With the kind of directors you’ve worked with, do you feel spoilt as an actor? And how important is it now for you to work with good directors?
I get to learn as an actor from them, and also as a human being I get to learn from them, because they all are gems. You get to learn work ethics, how respectful they are towards people around them. That’s probably why, even their work is so good because they care for people around them, they have an energy of a debutant. That’s what you learn from that. I’ve also worked with debutant directors. ‘Zubaan’ was with a debutant director, now also in ‘Uri’, I have a debutant director. My criteria is not that, I should work with experienced directors. The director should be clear about what he wants. I only want to work with directors who know what they want from the actors, because that makes it easier for me to completely surrender. If someone is indecisive, even you don’t know what to do. A director is the captain of the ship, the entire unit draws everything from their director. Whether the film turns out good or bad, that’s not important, because all of us are learning, but the director should just know the film he is making.

What are the kind of films of over two decades that you grew up on?
It doesn’t seem like 20 years is a very long time. You can’t believe it’s been 20 years to ‘KuchKuchHotaHai’. You feel like, it was just now that the film released. It’s shocking when you realise that the songs of ‘KKHH’ are 20 years old. I’ve grown up watching all kinds of films from the 90s. Be it Govinda’s films, or Amitabh Bachchan films or those Khiladi films of Akshay Kumar. I started watching English films very late in my life but largely, my fodder for cinema and entertainment was hugely Hindi films. All these actors and films are responsible for me wanting to be an actor. ‘Sarfarosh’ is one of my all-time favourite films which I can watch so many times even now. Then, there’s ‘AndaazApnaApna’ and so many other films. Sometimes you randomly start watching some of the wonderful Govinda films like ‘Hero No.1’, ‘Coolie No. 1’. Be it even ‘KahoNaaPyaarHai…!’ – that was like a comet crashing the earth. Everyone started body building, everyone started going to dance classes seeing HrithikRoshan. ‘Ek Pal KaJeena’ was everyone’s favourite song. I was in 10thStd when ‘Kaho Na PyaarHai..’ released. So, it’s been beautiful 20 years. For cinema, what has changed is that, the audience has evolved. Their exposure to international cinema has widened. With the boom of internet, social media –our perspective towards content has changed and we’re expecting the same from our industry also after seeing western content. That’s giving a push to our industry also, for us to come up with better content, technology, everything. That has given life to newer stories, newer actors. It has opened new opportunities to so many people. The biggest thing I see is, earlier we wanted our favourite stars to keep doing the same things that we loved them for. Today, the same audience wants those stars to do different things and surprise them. That is a big difference today. They are expecting even the stars to do different things.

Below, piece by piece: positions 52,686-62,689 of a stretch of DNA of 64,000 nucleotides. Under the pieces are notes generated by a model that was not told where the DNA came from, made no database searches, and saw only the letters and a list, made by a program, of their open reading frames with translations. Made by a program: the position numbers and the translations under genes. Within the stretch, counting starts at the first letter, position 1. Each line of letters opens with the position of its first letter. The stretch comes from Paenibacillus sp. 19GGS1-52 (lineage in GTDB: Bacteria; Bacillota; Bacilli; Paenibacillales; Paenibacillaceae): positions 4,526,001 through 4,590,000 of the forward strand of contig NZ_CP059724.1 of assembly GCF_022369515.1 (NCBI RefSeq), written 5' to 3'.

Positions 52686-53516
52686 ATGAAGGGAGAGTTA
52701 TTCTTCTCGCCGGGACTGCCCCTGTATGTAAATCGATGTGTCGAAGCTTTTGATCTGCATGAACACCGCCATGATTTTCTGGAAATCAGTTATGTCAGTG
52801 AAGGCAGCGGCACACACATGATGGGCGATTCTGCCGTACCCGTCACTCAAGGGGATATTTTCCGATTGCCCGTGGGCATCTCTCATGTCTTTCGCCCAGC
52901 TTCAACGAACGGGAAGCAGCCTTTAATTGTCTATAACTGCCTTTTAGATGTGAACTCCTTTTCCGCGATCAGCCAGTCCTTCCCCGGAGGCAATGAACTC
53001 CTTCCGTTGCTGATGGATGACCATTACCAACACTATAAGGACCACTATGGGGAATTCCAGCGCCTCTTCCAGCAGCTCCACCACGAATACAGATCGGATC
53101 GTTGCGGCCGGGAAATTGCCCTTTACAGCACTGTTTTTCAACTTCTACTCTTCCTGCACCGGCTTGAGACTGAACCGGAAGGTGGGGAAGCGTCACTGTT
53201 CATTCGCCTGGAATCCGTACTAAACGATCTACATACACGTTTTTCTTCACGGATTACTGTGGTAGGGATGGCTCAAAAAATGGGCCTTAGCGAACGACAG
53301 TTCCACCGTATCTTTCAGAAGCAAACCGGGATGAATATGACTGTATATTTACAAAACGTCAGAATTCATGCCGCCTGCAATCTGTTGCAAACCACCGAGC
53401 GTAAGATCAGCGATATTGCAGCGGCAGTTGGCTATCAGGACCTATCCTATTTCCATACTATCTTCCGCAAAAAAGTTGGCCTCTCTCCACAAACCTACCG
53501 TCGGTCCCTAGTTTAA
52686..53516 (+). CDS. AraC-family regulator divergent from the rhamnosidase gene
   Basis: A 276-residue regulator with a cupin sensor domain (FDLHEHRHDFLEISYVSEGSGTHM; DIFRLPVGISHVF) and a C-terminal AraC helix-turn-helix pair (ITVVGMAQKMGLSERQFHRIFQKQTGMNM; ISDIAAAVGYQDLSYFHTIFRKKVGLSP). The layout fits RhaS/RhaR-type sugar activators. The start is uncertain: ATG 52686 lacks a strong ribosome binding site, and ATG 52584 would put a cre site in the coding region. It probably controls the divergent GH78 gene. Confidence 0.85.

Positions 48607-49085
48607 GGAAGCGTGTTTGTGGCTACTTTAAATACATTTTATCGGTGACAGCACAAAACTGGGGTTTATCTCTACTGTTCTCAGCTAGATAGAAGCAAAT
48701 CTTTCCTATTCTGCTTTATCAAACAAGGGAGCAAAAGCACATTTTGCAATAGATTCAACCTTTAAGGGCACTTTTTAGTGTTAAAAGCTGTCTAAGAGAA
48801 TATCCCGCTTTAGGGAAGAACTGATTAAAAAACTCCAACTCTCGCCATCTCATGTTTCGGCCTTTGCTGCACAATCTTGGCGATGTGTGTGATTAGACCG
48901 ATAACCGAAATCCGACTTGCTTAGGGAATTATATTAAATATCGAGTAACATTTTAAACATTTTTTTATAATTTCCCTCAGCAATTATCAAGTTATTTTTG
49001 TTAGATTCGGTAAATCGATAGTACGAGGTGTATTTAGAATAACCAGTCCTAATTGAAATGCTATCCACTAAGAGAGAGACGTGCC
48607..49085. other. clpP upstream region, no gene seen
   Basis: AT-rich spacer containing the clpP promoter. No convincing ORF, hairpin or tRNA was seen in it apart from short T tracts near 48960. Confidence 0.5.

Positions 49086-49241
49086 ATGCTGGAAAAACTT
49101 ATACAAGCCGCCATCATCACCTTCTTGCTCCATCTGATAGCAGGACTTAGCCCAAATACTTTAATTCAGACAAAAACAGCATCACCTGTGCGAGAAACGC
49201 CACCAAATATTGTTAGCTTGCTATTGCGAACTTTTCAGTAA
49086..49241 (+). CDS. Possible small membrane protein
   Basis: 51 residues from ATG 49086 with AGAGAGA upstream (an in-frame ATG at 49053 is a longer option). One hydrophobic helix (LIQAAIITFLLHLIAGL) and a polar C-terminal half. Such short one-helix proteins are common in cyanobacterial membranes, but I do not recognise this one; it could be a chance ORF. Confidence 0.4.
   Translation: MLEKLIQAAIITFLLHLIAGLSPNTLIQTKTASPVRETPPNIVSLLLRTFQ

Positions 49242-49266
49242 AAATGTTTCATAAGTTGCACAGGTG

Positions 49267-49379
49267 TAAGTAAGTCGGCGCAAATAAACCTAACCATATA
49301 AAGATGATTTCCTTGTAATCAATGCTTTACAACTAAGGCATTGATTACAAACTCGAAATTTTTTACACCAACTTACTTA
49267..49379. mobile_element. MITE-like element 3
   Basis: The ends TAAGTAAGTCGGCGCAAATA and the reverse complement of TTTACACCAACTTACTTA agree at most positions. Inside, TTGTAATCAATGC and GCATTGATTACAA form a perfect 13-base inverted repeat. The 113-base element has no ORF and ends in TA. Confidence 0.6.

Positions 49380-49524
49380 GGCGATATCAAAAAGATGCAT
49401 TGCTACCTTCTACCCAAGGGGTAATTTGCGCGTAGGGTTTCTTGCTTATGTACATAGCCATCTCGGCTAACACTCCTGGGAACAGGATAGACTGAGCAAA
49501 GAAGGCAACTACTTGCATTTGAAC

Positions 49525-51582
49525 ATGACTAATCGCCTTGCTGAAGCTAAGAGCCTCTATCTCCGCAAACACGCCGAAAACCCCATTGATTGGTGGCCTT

supercinemaInterviewsBollywood Trade Magazine